35. Rosa IA, Rochal DA, Souza W, Urbina JA, Benchimol M (2011) Ultrastructural alterations induced by D 24 (25)-sterol methyltransferase inhibitors on Trichomonas vaginalis. FEMS Microbiol Lett 315:72–78CrossRefGoogle Scholar
  36. Roussel F, De Carli G, Brasseur P (1991) A cytopathic effect of Trichomonas vaginalis probably mediated by a mannose/N-acetyl-glucosamine binding lectin. Int J Parasitol 21(8):941–944CrossRefPubMedGoogle Scholar
  37. Salem ML (2005) Immunomodulatory and therapeutic properties of the Nigella sativa L. seed. Int Immunopharmacol 5:1749–1770CrossRefPubMedGoogle Scholar
  38. Schwebke JR, Burgess D (2004) Trichomoniasis. Clin Microbiol Rev 17:794–803CrossRefPubMedPubMedCentralGoogle Scholar
  39. Shalaby HA, El-Moghazy FM (2013) In vitro effect of Nigella sativa oil on adult Toxocara vitulorum. Pak J Biol Sci 16(22):1557–1562CrossRefPubMedGoogle Scholar
  40. Sharma A, Ng TB, Wong JH, Lin P (2009) Purification and characterization of a lectin from Phaseolus vulgaris cv. (Anasazi Beans). J Biomed Biotechnol. doi:  10.1155/2009/929568 CrossRefGoogle Scholar
  41. Sharon N (1996) Carbohydrate–lectin interactions in infectious diseases. Adv Exp Med Biol 408:1–8CrossRefPubMedGoogle Scholar
  42. Sutcliffe S, Alderete JF, Till C, Goodman PJ, Hsing AW, Zenilman JM, De Marzo AM, Platz EA (2009) Trichomonosis and subsequent risk of prostate cancer in the prostate cancer prevention trial. Int J Cancer 124:2082–2087CrossRefPubMedPubMedCentralGoogle Scholar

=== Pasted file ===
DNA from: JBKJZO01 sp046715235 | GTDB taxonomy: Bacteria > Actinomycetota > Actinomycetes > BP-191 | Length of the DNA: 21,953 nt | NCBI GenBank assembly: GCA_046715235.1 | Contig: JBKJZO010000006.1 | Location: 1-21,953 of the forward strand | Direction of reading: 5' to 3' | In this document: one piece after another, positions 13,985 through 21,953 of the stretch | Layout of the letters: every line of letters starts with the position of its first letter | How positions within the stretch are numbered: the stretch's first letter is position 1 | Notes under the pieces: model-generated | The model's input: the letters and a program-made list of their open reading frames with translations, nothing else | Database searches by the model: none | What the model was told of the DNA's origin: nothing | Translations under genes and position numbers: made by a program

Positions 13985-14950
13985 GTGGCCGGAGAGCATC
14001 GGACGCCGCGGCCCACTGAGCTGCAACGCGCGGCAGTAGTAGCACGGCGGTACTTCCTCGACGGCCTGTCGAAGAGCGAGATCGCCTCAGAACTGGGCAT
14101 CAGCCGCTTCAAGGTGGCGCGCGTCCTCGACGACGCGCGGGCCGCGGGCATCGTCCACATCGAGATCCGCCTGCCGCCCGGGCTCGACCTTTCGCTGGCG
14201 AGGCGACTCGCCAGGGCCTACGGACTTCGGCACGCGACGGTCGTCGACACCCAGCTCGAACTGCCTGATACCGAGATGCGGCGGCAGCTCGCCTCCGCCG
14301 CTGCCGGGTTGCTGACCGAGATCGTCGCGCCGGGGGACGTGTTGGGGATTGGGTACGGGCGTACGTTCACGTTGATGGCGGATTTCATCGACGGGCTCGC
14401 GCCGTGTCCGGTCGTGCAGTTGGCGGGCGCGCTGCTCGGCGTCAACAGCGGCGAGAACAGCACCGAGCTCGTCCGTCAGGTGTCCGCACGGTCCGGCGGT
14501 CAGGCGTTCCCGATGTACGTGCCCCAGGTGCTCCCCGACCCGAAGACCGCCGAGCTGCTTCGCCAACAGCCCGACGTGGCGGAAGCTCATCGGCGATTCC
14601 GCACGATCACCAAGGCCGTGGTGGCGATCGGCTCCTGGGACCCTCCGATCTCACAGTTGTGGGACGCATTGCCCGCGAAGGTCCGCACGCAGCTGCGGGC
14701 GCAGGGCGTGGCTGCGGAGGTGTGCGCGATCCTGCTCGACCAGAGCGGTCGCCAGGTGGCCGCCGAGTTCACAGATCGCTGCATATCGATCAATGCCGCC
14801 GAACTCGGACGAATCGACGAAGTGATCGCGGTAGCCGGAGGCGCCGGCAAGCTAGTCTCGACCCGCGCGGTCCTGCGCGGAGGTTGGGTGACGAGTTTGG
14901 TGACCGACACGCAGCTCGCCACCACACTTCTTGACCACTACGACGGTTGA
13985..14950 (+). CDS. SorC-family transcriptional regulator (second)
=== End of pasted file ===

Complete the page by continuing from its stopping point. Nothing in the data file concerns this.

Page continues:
43. Tagboto S, Townson S (2001) Antiparasitic properties of medicinal plants and other naturally occurring products. Adv Parasitol 50:199–295CrossRefPubMedGoogle Scholar
  44. Warton A, Honnigberg B (1979) Structure of Trichomonads as revealed by scanning electron microscopy. J Protozool 26:56–62CrossRefPubMedGoogle Scholar
  45. World Health Organization (1995) Metronidazole. In: Drugs used in parasitic diseases. WHO, GenevaGoogle Scholar
  46. World Health Organization (2001) Global prevalence and incidence of selected curable sexually transmitted infections: Overview and estimates, Geneva, Switzerland. Document:WHO/HIV_AIDS/2001.02,WHO/CDS/CSR/EDC/2001.10Google Scholar
  47. Zaoui A, Cherrah Y, Mahassini N, Alaoui K, Amarouch H, Hassar M (2002) Acute and chronic toxicity of Nigella sativa fixed oil. Phytomedicine 9:69–74CrossRefPubMedGoogle Scholar

Copyright information

© Indian Society for Parasitology 2014

Authors and Affiliations

  • Heba AbdelKader Aminou
    • 1
    Email author
  • Yosra Hussein Alam-Eldin
    • 1
  • Hanan Ahmed Hashem
    • 2
  1. 1.Medical Parasitology Department, Faculty of MedicineAin Shams UniversityCairoEgypt
  2. 2.Botany Department, Faculty of ScienceAin Shams UniversityCairoEgypt

Personalised recommendations